8. Maintaining the Faith

Meditations in Romans, Ch.12: 8:  Maintaining the Faith

Rom 12:11,12   Never be lacking in zeal, but keep your spiritual fervour, serving the Lord. Be joyful in hope, patient in affliction, faithful in prayer.

We have noted that these verses are made up of a bunch of quick-fire exhortations, the first group of four of which we might suggest are all about right relationships, or right attitudes towards one another. The second group of four we are calling, ‘Maintaining the Faith’ because they move from focusing on relationships with other Christians to our relationship with the Lord. Two dangers in the Christian life are that we either become so focused on the social side of the faith that we forget it’s all about relationship with the Lord, or we so focus on our spiritual contact with the Lord, we forget there is a whole social dimension or outworking of the faith. If we focus on only one side then we miss out on 50% of what the Faith is all about.

So here Paul brings the balance of the way we work out what we might call the spiritual side of the equation. The first of these four mini spiritual exhortations says, Never be lacking in zeal, but keep your spiritual fervor, serving the Lord.” (v.11) Now this one suggests three components of spiritual faith – zeal, fervor and serving God.

A dictionary definition of “zeal” is ‘intense enthusiasm, as in working for a cause; ardent endeavor or devotion.’ Now there are those people who like to appear ‘respectable Christians’ and who decry any form of emotion expressed as ‘emotionalism’ and imply that is something bad, but that does not conform to what the Bible teaches. Paul is saying, according to this definition, “Never be lacking in intense enthusiasm or ardent devotion”. We will be ‘enthusiastic’ or zealous about our faith when the wonder of it has really moved our hearts. We will have ‘ardent devotion’ when we realise the wonder of what Jesus has done for us and how much God loves us.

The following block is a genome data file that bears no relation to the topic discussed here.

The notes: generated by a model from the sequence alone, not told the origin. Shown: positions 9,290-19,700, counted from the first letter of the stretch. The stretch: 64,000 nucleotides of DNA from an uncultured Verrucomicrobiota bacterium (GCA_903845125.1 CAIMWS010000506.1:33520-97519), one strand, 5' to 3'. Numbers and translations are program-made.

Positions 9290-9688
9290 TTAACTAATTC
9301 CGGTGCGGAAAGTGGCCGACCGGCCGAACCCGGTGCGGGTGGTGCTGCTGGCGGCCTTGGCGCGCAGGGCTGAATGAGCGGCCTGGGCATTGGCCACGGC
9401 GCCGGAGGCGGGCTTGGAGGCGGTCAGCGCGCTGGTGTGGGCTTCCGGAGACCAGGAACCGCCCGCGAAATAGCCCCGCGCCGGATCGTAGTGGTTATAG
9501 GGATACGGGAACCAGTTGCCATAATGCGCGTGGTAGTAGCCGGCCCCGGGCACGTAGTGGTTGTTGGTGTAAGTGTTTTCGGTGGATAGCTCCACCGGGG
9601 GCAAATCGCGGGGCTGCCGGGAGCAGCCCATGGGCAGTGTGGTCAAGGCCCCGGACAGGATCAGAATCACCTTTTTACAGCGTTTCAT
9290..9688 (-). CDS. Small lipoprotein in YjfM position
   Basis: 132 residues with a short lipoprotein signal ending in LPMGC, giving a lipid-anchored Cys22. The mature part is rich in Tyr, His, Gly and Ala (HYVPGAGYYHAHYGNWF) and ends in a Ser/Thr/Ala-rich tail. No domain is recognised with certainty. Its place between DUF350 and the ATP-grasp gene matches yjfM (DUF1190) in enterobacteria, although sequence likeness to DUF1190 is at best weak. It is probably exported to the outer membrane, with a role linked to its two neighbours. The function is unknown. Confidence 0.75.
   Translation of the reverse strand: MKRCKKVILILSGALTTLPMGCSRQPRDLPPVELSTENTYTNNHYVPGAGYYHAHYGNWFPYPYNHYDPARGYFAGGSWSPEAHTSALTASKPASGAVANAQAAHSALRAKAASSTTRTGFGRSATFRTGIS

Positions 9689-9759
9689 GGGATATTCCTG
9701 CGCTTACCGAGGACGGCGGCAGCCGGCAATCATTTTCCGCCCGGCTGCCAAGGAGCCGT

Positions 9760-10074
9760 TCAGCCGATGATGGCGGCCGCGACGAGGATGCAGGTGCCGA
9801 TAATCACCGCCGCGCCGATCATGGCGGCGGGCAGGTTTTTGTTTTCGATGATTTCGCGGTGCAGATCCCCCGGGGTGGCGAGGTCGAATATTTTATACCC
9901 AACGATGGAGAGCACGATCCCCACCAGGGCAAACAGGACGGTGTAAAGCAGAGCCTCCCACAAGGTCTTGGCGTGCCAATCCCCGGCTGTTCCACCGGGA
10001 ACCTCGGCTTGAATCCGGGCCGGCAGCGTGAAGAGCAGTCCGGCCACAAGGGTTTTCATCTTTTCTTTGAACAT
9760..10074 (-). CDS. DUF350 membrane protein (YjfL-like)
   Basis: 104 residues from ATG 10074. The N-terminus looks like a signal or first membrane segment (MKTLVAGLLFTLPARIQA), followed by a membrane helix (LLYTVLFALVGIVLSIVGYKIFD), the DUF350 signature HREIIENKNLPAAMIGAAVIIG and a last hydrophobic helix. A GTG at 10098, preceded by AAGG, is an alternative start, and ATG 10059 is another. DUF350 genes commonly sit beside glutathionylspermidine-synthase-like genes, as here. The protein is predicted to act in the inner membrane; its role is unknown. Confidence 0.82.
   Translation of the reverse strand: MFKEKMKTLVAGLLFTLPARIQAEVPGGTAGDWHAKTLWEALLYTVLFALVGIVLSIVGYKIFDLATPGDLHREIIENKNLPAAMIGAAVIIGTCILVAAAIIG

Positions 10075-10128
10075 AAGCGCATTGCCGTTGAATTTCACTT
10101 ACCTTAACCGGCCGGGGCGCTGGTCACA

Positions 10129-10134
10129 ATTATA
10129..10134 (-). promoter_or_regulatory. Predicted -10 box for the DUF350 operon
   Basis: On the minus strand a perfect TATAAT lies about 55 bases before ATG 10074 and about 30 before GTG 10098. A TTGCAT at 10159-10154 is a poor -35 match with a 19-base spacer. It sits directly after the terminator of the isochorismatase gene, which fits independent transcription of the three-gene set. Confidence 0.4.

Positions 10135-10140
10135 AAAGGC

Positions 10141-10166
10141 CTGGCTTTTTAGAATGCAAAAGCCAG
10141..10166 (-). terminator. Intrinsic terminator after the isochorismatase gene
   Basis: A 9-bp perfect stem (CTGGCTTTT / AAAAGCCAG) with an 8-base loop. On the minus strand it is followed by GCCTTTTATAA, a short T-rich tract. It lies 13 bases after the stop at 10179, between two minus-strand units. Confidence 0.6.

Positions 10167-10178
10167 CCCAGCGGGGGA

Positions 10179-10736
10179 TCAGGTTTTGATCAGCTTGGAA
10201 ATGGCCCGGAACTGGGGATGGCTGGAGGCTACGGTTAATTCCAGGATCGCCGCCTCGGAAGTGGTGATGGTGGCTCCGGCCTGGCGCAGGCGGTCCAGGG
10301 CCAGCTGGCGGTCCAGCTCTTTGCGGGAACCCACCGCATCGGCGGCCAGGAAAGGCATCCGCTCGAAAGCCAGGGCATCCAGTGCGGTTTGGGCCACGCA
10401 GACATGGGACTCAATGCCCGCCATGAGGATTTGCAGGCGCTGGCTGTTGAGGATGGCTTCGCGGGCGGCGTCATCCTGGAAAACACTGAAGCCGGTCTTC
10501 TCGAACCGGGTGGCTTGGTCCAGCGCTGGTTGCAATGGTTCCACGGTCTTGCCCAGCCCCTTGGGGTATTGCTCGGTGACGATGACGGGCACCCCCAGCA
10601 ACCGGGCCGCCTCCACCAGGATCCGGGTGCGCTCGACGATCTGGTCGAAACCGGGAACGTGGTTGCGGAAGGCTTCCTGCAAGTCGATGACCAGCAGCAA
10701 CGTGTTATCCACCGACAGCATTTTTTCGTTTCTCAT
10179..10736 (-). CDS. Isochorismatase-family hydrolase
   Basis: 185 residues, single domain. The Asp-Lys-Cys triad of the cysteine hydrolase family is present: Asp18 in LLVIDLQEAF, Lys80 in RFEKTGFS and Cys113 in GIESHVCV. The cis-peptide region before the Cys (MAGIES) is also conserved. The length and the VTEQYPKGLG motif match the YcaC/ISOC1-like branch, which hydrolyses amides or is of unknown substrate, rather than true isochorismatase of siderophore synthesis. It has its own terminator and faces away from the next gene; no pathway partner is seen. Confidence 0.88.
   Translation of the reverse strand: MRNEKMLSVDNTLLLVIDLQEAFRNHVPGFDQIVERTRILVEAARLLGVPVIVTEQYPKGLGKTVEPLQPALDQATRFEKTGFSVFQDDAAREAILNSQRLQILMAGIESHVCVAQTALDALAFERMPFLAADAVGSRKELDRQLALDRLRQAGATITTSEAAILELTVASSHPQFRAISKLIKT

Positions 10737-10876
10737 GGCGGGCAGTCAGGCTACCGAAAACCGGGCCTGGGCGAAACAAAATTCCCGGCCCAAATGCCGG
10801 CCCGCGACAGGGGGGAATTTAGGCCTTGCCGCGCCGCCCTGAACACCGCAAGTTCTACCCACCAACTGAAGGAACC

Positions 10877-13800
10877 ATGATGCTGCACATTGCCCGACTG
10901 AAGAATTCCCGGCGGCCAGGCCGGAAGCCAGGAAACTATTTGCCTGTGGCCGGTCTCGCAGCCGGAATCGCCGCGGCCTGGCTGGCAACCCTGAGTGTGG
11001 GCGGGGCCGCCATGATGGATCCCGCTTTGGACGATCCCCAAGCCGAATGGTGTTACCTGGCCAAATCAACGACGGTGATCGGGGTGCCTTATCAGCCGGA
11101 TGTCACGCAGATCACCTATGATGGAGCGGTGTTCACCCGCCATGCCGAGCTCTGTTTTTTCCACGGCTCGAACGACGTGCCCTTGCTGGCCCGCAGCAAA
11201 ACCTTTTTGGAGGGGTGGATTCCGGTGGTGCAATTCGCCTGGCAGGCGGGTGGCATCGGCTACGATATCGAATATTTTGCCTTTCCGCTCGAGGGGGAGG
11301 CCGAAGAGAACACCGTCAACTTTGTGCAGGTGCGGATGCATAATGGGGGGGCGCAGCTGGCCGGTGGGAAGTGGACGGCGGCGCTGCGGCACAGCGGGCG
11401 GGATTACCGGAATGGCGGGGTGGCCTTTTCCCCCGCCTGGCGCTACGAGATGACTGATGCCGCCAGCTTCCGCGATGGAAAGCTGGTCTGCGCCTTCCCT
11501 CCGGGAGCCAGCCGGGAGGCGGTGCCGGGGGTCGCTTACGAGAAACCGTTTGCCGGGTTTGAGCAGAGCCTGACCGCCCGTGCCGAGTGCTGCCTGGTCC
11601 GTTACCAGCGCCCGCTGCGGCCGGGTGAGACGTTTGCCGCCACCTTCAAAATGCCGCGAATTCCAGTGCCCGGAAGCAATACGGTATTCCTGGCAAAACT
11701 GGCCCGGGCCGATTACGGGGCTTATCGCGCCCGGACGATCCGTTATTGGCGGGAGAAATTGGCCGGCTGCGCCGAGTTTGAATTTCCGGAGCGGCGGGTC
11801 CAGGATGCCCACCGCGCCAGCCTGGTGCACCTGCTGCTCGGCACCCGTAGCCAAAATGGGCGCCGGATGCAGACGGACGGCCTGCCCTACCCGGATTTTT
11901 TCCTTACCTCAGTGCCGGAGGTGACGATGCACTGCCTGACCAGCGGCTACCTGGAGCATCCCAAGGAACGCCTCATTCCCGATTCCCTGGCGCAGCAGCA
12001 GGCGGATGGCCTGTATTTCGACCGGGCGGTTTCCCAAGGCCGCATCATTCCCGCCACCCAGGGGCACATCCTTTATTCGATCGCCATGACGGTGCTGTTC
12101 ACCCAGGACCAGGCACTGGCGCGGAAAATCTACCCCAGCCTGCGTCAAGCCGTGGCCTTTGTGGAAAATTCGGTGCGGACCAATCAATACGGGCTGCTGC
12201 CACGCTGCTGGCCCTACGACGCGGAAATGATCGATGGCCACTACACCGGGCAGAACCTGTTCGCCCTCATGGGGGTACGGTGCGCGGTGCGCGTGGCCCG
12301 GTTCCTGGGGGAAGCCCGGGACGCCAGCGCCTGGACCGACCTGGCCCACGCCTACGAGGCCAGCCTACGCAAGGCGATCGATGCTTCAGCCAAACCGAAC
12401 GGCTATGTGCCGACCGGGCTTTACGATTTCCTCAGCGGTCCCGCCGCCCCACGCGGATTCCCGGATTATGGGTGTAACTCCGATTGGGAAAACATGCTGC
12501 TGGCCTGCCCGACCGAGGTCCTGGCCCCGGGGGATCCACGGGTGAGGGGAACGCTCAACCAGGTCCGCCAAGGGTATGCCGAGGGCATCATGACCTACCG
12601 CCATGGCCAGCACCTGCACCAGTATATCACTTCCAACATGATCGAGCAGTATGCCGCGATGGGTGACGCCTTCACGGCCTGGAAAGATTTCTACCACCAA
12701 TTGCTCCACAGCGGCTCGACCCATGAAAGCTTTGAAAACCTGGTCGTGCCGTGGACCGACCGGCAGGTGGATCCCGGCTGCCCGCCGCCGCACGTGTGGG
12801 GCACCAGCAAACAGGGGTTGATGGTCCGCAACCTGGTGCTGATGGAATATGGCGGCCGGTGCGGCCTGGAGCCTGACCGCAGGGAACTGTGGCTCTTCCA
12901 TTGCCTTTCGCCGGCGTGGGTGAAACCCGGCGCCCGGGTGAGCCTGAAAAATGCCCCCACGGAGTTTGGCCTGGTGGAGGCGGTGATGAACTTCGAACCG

“Fervor”, the second of those three components, is another way of expression the same thing. A dictionary defines ‘fervor’ as ‘great warmth of emotion; ardor; zeal.“Spiritual fervor” is that warmth of emotion that is felt towards the Lord and, again, we will feel this when we see and understand what the Bible says God has done for us in His expression of His love towards us, and the Holy Spirit touches our hearts, revealing the reality of it.

“Serving God”, the third of these three components to this first of these four spiritual exhortations, is simply the outworking of that zeal and fervor. The key reality of the Christian faith is that God has called us to Himself to be transformed into the likeness of Jesus (see 2 Cor 3:18) and that is in character and in service. We not only take on his character but we also enter into and share in his ministry or service. A verse we regularly quote is, “For we are God’s workmanship, created in Christ Jesus to do good works, which God prepared in advance for us to do.” (Eph 2:10) Jesus said, “You are the light of the world. ….. let your light shine before men, that they may see your good deeds and praise your Father in heaven.” (Mt 5:14,16) We aren’t called to become like Jesus so that we may hide away in a corner (or a spiritual ghetto) but that we shine in His world and reveal Him. We do this when we respond to the prompting of the Holy Spirit and do what He puts before us. This may be sharing about Jesus, it may be offering to pray for another (including praying for healing), it may be listening to another and offering wisdom as God gives it, or it may simply be offering help and expressing goodness.